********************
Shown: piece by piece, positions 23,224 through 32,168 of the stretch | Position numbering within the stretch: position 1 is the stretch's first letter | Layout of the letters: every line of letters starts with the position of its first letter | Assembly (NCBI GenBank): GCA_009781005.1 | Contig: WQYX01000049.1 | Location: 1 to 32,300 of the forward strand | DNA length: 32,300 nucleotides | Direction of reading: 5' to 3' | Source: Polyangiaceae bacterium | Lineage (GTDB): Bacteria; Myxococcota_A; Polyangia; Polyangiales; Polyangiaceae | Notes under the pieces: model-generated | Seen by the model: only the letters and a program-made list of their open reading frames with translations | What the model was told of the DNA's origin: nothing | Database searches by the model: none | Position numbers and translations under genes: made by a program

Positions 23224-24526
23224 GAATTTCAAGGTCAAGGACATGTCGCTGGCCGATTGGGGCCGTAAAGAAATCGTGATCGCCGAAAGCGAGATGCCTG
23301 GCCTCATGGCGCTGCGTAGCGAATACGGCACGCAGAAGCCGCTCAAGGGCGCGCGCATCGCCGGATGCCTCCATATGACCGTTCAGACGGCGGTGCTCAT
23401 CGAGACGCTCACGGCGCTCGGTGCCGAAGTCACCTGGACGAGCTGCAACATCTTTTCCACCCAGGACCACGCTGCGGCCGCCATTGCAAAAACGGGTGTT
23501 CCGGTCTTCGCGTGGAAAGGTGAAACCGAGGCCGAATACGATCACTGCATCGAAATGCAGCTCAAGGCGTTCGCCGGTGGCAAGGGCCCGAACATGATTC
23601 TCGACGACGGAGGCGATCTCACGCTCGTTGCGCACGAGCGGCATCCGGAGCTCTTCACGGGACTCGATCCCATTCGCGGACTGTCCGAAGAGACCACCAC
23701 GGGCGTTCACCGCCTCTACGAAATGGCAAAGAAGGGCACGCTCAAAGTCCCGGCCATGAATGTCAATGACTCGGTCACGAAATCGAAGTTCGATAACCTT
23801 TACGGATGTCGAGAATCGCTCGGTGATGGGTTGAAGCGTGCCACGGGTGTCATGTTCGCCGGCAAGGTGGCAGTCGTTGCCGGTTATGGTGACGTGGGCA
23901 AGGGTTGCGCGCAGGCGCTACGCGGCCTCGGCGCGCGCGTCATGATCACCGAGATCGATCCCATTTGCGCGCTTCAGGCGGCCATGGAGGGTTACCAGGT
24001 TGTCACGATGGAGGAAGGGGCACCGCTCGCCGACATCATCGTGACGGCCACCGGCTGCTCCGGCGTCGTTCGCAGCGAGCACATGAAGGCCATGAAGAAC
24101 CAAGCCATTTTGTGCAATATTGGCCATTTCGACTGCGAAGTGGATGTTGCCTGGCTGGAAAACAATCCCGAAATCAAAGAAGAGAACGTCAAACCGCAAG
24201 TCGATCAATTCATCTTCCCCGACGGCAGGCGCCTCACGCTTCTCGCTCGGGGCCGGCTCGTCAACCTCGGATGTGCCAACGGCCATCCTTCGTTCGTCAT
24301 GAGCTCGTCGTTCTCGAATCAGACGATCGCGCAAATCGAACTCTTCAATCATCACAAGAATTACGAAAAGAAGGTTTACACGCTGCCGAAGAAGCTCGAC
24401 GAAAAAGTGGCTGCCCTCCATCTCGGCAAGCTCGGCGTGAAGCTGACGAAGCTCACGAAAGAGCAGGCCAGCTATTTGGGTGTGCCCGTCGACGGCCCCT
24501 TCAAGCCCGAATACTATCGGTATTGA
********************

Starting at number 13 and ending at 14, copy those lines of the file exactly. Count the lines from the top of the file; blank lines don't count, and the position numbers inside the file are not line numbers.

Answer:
24201 TCGATCAATTCATCTTCCCCGACGGCAGGCGCCTCACGCTTCTCGCTCGGGGCCGGCTCGTCAACCTCGGATGTGCCAACGGCCATCCTTCGTTCGTCAT
24301 GAGCTCGTCGTTCTCGAATCAGACGATCGCGCAAATCGAACTCTTCAATCATCACAAGAATTACGAAAAGAAGGTTTACACGCTGCCGAAGAAGCTCGAC